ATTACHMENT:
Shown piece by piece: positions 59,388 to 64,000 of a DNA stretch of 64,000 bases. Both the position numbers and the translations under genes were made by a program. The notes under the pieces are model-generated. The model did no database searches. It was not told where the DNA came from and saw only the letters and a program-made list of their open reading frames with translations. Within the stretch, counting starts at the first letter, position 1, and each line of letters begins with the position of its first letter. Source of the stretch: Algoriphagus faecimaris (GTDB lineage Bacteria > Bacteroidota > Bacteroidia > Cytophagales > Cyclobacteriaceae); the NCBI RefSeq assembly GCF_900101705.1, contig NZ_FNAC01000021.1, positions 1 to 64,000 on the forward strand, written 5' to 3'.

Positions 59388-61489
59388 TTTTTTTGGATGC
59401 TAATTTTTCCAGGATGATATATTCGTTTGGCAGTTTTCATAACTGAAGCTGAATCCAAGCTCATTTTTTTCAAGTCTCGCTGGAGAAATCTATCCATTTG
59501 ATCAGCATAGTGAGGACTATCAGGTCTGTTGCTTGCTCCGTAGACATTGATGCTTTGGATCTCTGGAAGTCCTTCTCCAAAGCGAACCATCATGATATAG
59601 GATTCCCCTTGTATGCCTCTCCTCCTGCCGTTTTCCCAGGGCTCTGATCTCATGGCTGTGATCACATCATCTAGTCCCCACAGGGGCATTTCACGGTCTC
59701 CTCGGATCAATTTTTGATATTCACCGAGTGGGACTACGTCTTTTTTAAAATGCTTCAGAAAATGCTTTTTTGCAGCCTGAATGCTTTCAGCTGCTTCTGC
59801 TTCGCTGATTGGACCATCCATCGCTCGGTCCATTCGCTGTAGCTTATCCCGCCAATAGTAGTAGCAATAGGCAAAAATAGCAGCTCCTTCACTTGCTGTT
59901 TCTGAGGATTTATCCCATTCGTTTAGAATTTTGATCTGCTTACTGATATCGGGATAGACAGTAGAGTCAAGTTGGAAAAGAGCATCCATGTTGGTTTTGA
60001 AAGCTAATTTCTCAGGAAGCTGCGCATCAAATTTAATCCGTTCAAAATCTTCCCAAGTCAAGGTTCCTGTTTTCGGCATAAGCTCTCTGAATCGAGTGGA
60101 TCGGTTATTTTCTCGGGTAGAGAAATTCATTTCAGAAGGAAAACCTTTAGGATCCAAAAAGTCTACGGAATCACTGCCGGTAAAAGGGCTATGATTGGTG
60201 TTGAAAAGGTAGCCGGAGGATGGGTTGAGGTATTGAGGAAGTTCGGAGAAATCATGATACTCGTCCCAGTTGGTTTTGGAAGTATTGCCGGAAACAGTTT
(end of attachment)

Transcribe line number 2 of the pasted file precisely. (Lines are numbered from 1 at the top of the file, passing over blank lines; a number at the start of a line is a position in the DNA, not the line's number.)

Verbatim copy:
Positions 59388-61489